As veterinarians, we know a visit to a veterinary clinic can often be a stressful event for clients and their pets. In designing our new Pet Wellness and Urgent Care Center in Marion, Ill., we placed a special focus on providing not only a high standard of medical care, but also a comfortable environment that is as anxiety-free as possible for animals and their human companions.
Offering treatment for dogs, cats, birds and reptiles, the clinic opened last year and consists of approximately 10,000 sf of hospital space in addition to 7,000 sf for grooming, training, and lodging.
The goal was to create a stress-free space through the clinic’s physical appearance, textures, and other design elements. Everything about the new facility was planned with patients and clients in mind, beginning with the clinic’s exterior, which does not look like a medical facility, but rather a mountain lodge where one would expect rest and relaxation. The interior is spacious and features high ceilings that incorporate reclaimed wood and sheet metal from buildings in southern Illinois. The same materials were used in the waiting areas, offering a warm, nostalgic atmosphere.
Separation and isolation
Design elements that provide separation and isolation features to enhance medical care and patient/client comfort are critical to ensuring an environment free of fear, anxiety, and stress (FAS). At our practice, the dental treatment area is separate from the rest of the clinic.
All dental instruments, radiology materials, and medicines are stored in this dedicated, self-contained space, which eliminates the need to revamp other parts of the clinic for dental procedures. This not only offers convenience, but also lowers the risk of cross-contamination that can occur when common wet sinks are used. Apart from the medical benefits, a separate dental area communicates to clients that our clinic places an emphasis on dental care.
In terms of the facility’s layout, dog and cat exam rooms are located at opposite sides of a diamond-shape interior. Two hallways flow to a common laboratory area with treatment areas that are species-specific. This design eliminates redundancy and also helps us to be more efficient by not requiring staff to travel back and forth from one area to another.
For example, when a feline patient checks in, the technician goes to the waiting area on that side of the building to bring the client into the exam room. The technician can then travel easily to the common lab/treatment area. It also keeps doctors in the loop, so they know where they need to be next.
Odor is a concern in every clinic. Of course, if a pet has an accident, there may be a temporary odor, but the preference is to prevent smells from spreading from one side of the clinic to another. To avoid this, the entire building is zoned with multiple heating and air conditioning systems that are separate from each other, with each having its own air supply and return; some of these exhaust air to the outside. Examples include the isolation areas and hospitals wards, where we don’t want exhausted air to be recirculated back through the building to avoid contamination due to odor or disease.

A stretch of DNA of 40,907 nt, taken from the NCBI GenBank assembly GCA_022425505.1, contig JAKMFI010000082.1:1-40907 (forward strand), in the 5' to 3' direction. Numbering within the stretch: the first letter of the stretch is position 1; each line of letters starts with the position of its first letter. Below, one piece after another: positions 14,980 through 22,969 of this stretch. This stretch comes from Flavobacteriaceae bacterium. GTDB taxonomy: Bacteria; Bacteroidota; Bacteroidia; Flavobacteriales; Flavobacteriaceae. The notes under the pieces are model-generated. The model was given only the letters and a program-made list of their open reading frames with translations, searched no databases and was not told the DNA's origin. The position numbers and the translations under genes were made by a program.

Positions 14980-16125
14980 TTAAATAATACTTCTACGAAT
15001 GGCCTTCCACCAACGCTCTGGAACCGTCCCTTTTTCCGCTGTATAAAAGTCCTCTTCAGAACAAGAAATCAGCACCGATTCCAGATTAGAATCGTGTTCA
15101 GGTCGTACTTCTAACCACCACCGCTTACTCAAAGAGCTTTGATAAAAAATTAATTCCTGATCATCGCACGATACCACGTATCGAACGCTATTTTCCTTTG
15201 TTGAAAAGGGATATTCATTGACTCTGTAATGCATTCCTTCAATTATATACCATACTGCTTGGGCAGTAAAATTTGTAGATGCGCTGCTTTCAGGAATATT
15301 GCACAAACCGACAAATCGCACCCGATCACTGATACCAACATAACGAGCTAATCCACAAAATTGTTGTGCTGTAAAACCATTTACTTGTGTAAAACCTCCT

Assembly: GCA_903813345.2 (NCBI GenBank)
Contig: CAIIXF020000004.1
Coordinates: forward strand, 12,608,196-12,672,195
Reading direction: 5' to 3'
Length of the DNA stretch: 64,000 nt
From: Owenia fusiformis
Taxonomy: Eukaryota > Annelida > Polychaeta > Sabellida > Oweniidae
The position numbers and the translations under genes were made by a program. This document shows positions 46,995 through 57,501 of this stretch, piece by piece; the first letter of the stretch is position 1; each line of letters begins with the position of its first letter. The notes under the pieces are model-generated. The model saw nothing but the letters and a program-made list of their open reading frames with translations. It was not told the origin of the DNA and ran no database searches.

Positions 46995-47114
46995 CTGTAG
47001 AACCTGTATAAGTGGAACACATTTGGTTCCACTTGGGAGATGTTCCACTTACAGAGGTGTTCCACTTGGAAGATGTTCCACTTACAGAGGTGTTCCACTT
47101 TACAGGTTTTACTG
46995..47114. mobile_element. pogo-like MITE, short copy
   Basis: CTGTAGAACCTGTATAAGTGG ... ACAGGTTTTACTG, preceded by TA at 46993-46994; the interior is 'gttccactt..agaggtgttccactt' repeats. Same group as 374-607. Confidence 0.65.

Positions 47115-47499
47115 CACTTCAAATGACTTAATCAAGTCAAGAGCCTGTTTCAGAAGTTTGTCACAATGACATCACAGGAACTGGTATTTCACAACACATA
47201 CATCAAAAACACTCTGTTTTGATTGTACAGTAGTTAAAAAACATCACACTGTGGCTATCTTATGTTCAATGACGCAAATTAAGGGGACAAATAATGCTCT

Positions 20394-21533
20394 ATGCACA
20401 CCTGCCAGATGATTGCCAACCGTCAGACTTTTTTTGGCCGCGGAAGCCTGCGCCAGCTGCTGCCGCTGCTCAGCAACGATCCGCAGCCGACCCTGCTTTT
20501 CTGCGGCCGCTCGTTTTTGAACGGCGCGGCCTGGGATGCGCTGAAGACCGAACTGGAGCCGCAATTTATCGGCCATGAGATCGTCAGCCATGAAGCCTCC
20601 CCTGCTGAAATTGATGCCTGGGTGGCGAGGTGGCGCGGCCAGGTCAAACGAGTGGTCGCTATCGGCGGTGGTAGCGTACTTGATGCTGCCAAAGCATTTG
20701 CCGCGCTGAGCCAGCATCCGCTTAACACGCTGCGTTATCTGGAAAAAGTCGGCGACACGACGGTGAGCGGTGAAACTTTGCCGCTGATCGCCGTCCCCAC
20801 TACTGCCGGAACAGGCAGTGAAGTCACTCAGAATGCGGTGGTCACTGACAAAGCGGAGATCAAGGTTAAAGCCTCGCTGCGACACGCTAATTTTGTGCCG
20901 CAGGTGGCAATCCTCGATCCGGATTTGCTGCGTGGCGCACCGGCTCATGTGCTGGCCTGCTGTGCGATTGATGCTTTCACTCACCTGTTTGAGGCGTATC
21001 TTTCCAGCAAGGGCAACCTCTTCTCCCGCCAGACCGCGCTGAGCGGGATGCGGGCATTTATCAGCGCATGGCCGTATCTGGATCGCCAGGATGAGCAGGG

Reducing noise is another priority when designing a clinic. The goal was to provide a comfortable, low-stress environment for pets and their owners. To achieve that, the building’s designs incorporates textures on the walls and sound-absorbing floor mats. In certain areas, such as the lodge, double-wall construction was used with an air pocket in between that works very well in preventing barking from being heard in other parts of the facility, including the reception areas. Noise control features also help decrease distraction for dogs while they are in the training area.
The clinic offers isolation units that are accessed by a single entrance close to an exterior door. This enables dogs to be tested for parvo outside before they even enter the building. If the results are positive, the pet goes directly to isolation. All aspects of the isolation area are kept separate from the rest of the clinic, including a vestibule, exam room, laundry, bathing facilities, and a dedicated staff. Sick dogs also have their own outdoor exercise/play area that is fenced with a curb, prohibiting exposure to other animals.
Several other building features help support a commitment to achieving a comforting environment, efficiency, and high standard of care, including:
• a wet/dry vacuum system, enabling disinfectant to be sprayed on the floor and then rinsed and vacuumed with the same unit to ensure the cleanest possible environment for patients;
• a water therapy unit for dogs that includes a water treadmill and drying area;
• CT and surgery prep rooms; and
• an ICU kennel, large pharmacy, emergency room, and grieving area with a separate entrance.
The amenities discussed in this article are just part of the overall plan to make pets’ and their owners’ visit as positive as possible. We know environmental stresses affect our health, which is why we feel our pets should be afforded a disease- and stress-free environment when they come to spend time with us. We do our best to minister to the same attention and care we would want for ourselves.
J. Craig Smith, DVM, is practice owner and senior veterinarian at Pet Wellness and Urgent Care Center in Marion, Ill. Dr. Smith graduated from the University of Arkansas with a bachelor’s degree in animal science and received his DVM from Louisiana State University. He has special interests in surgery, internal medicine, dermatology, and dentistry. When Smith is not practicing medicine at the clinic, you can find him spending time with family and raising his cattle.